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Tiffany bites the dust as eBay prevails in 2nd Circuit

A couple of days ago, the Court of Appeals for the Second Circuit issued its decision in
Tiffany v. eBay, No. 08-3947-cv, slip op. (2d Cir. Apr. 1, 2010). The Court largely held for eBay and affirmed the District
Court’s 2008 ruling in eBay’s favor on the trademark infringement and dilution claims.

The Court of appeals did remand the case to the District Court for further consideration on the false advertising claim, so we will have to see what happens here. There is no way around the conclusion, however, that ebay has prevailed in this decision and that trademark owners will have a harder time with the online auction house from now on.

In the lower court, Tiffany alleged that the majority of “Tiffany” goods offered by vendors on eBay were in fact
counterfeit. Tiffany claimed that by using the TIFFANY mark in its advertising, by failing to take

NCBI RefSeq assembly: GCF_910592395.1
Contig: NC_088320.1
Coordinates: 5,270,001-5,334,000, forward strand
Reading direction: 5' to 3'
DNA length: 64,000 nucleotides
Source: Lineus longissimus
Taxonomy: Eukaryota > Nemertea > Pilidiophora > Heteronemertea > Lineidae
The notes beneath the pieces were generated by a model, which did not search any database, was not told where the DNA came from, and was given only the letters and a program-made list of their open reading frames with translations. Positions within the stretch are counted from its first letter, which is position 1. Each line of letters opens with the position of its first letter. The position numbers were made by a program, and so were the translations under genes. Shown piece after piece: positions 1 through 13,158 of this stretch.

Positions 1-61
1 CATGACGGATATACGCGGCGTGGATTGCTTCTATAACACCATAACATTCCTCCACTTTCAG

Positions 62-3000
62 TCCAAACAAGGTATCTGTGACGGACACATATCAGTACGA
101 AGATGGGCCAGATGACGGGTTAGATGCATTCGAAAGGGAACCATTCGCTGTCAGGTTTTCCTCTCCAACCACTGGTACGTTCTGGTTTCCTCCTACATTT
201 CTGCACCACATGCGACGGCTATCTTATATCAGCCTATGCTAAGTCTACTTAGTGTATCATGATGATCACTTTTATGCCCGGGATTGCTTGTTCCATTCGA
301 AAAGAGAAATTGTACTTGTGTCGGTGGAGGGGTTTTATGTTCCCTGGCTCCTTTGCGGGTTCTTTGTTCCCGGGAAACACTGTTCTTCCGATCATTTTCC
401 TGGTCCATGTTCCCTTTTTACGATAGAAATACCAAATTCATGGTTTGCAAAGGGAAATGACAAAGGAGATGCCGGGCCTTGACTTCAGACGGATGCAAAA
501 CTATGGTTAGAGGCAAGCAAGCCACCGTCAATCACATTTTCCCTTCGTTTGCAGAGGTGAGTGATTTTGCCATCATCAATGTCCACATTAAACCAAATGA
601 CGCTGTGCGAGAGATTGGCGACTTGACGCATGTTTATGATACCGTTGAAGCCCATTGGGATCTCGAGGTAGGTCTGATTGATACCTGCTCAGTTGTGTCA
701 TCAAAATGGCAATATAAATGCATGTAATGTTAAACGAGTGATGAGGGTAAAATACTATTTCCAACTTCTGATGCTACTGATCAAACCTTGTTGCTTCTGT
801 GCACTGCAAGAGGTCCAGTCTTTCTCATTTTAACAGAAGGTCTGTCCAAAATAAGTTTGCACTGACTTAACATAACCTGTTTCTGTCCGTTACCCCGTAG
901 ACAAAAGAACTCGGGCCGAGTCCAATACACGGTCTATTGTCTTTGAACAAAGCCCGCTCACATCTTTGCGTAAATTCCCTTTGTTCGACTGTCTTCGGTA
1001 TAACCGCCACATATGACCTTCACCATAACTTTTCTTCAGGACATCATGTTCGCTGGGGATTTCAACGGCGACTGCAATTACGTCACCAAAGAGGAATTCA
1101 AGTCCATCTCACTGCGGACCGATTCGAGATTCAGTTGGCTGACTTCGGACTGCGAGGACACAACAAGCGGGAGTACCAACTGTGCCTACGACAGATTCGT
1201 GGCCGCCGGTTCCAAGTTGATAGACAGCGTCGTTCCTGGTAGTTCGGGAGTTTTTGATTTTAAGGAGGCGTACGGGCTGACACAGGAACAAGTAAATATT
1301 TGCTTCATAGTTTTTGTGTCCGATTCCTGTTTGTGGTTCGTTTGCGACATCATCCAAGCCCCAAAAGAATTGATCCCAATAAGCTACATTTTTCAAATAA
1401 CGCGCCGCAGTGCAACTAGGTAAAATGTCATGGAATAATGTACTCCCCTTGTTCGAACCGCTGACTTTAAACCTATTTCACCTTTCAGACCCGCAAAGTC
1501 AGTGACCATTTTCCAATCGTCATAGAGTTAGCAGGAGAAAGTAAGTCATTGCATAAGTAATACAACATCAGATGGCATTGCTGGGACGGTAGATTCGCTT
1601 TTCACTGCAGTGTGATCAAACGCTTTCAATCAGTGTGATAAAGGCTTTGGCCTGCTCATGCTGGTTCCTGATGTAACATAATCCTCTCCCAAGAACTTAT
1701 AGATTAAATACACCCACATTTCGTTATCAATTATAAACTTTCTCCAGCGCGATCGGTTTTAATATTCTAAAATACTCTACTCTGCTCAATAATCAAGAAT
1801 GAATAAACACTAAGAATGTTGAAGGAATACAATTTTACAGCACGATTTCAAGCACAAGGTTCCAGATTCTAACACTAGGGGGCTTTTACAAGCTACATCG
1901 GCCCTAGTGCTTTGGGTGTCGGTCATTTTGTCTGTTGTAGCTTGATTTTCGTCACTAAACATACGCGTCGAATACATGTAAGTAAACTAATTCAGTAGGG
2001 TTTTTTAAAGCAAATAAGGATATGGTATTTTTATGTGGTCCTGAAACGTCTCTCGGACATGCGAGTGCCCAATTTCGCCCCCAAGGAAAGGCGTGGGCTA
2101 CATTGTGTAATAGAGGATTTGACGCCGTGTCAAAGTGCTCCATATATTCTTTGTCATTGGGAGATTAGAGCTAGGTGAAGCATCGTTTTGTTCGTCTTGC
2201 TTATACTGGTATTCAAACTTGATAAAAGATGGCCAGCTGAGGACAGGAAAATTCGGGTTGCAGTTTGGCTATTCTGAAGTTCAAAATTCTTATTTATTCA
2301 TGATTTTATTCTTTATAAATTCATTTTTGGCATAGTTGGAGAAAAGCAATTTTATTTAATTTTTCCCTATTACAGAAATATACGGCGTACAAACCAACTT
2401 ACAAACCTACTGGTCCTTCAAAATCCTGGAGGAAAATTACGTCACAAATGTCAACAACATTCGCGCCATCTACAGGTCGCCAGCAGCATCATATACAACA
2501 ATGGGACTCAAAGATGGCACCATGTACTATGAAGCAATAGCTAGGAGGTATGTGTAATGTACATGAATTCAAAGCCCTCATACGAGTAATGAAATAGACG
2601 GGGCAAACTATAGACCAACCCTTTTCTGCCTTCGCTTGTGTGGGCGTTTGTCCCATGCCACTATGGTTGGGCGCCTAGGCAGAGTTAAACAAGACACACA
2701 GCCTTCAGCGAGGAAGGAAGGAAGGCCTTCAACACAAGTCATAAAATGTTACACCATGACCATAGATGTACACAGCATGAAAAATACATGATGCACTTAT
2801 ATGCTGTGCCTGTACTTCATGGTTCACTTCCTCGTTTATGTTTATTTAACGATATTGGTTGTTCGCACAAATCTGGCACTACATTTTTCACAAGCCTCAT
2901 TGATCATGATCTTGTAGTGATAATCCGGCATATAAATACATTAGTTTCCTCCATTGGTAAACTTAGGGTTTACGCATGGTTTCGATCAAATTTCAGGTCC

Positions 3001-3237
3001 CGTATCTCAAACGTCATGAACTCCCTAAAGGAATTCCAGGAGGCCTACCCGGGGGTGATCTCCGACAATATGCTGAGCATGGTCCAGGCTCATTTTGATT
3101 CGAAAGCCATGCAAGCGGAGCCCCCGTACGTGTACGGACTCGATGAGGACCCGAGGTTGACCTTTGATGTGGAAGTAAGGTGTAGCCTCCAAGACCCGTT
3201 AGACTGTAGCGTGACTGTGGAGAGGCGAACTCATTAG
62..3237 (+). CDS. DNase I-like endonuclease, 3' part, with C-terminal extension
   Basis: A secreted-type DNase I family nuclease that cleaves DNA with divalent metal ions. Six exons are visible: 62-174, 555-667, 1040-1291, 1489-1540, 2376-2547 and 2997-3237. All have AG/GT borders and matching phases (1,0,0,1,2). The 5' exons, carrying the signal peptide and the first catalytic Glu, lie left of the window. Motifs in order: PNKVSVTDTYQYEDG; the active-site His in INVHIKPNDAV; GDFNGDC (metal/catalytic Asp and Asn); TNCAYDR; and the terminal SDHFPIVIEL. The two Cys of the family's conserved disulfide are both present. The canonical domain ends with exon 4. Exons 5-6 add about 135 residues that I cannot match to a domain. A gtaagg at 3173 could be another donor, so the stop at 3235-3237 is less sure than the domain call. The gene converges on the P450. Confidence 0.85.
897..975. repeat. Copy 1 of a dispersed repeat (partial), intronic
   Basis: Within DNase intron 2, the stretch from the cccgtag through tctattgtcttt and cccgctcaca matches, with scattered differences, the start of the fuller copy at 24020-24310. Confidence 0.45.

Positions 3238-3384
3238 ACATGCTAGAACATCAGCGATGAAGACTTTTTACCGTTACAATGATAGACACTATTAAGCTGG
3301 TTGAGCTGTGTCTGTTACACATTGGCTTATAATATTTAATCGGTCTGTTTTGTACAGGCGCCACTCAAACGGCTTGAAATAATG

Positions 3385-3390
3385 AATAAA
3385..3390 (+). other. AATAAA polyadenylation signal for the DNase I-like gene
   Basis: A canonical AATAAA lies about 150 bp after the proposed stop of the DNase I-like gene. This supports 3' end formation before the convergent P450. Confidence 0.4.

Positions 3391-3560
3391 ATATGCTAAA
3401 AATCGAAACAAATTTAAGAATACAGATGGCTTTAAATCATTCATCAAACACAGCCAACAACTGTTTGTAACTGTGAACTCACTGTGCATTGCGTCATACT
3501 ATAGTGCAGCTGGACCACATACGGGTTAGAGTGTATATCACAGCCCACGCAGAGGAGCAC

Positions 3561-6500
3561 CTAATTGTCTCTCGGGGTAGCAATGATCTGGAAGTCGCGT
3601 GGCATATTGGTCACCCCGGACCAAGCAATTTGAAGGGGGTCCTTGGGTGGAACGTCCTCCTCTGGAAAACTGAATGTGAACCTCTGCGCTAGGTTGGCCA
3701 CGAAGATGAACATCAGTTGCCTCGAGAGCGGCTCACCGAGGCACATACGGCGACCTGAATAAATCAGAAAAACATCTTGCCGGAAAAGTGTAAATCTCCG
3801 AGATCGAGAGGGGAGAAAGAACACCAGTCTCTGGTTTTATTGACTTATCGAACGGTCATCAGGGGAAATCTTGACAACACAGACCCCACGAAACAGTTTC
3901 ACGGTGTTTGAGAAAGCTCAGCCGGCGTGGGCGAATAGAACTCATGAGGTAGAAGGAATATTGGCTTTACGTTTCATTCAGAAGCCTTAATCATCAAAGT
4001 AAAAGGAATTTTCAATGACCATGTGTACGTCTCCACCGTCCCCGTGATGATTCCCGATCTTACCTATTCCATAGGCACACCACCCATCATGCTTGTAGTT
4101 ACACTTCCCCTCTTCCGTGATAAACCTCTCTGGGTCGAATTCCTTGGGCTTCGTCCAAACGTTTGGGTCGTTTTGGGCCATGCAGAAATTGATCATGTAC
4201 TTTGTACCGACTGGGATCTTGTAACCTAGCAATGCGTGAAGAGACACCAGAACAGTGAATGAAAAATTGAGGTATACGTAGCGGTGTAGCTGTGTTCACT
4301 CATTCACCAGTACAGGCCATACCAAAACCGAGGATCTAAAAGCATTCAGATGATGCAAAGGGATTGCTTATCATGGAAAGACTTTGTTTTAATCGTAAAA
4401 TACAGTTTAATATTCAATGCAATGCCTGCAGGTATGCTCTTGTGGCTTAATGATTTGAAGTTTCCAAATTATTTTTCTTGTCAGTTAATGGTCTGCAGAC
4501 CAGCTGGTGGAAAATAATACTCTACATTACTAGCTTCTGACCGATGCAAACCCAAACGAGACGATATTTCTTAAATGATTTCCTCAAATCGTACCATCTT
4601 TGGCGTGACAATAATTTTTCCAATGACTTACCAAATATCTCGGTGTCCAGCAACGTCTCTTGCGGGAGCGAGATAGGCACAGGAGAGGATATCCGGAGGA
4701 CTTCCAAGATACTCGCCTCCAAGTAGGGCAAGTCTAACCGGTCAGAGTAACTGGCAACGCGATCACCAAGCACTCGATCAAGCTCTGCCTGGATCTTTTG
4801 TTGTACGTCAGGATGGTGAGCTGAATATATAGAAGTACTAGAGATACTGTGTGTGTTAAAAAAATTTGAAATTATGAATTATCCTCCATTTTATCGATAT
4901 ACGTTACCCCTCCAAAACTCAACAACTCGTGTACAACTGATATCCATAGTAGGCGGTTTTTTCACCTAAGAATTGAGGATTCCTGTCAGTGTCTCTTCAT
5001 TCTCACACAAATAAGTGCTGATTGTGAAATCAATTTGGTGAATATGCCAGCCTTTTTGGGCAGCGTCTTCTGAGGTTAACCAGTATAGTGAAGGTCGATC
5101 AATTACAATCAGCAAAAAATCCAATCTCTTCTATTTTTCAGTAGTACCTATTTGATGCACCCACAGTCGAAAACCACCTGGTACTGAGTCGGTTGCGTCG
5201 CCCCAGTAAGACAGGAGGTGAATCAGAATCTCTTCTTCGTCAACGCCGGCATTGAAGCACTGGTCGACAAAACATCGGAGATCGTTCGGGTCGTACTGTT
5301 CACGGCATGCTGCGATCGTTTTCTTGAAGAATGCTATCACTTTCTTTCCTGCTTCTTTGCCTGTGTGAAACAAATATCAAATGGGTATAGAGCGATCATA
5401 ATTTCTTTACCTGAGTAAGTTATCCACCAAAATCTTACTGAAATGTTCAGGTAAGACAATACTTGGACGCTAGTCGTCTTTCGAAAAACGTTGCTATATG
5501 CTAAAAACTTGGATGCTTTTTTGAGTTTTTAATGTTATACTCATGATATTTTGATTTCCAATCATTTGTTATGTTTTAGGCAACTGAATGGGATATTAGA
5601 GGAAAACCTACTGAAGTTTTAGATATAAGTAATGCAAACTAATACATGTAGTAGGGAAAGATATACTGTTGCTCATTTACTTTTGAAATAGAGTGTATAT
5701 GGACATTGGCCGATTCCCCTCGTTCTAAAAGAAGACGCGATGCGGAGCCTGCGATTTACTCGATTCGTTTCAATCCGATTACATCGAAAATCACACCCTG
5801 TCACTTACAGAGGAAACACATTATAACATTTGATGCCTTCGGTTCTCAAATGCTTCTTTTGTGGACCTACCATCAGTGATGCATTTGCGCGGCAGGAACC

more drastic measures to stop the sales of counterfeit Tiffany items, and by advertising in such a
way as to mislead consumers into believing that all Tiffany items sold on eBay were genuine, eBay
had engaged in direct and contributory trademark infringement and false advertising. The District
Court entered judgment against Tiffany on all claims.

I’m afraid I have to shake my head at this decision, one that continues the split globally as French courts and others outside the US continue to hold in favor of trademark owners against ebay.

There is a very good post on the 2nd Cir. opinion up on IPAlly, http://www.IPAlly.com, by noted trademark lawyer Ron Coleman. Don’t miss it.